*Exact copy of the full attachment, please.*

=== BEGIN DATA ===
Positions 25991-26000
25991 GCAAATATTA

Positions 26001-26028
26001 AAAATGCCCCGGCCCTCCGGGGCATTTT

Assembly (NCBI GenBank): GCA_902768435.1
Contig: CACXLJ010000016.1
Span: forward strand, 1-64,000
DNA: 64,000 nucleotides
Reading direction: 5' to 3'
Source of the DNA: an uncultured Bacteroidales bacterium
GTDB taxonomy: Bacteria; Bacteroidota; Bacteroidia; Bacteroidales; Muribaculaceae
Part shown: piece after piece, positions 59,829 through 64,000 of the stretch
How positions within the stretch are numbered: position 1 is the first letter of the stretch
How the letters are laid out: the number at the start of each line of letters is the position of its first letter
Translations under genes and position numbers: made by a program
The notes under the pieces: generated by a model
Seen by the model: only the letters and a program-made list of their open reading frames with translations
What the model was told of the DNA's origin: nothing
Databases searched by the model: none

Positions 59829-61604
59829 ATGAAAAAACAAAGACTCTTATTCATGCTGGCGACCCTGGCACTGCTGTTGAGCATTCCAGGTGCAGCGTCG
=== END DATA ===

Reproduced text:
Positions 25991-26000
25991 GCAAATATTA

Positions 26001-26028
26001 AAAATGCCCCGGCCCTCCGGGGCATTTT

Assembly (NCBI GenBank): GCA_902768435.1
Contig: CACXLJ010000016.1
Span: forward strand, 1-64,000
DNA: 64,000 nucleotides
Reading direction: 5' to 3'
Source of the DNA: an uncultured Bacteroidales bacterium
GTDB taxonomy: Bacteria; Bacteroidota; Bacteroidia; Bacteroidales; Muribaculaceae
Part shown: piece after piece, positions 59,829 through 64,000 of the stretch
How positions within the stretch are numbered: position 1 is the first letter of the stretch
How the letters are laid out: the number at the start of each line of letters is the position of its first letter
Translations under genes and position numbers: made by a program
The notes under the pieces: generated by a model
Seen by the model: only the letters and a program-made list of their open reading frames with translations
What the model was told of the DNA's origin: nothing
Databases searched by the model: none

Positions 59829-61604
59829 ATGAAAAAACAAAGACTCTTATTCATGCTGGCGACCCTGGCACTGCTGTTGAGCATTCCAGGTGCAGCGTCG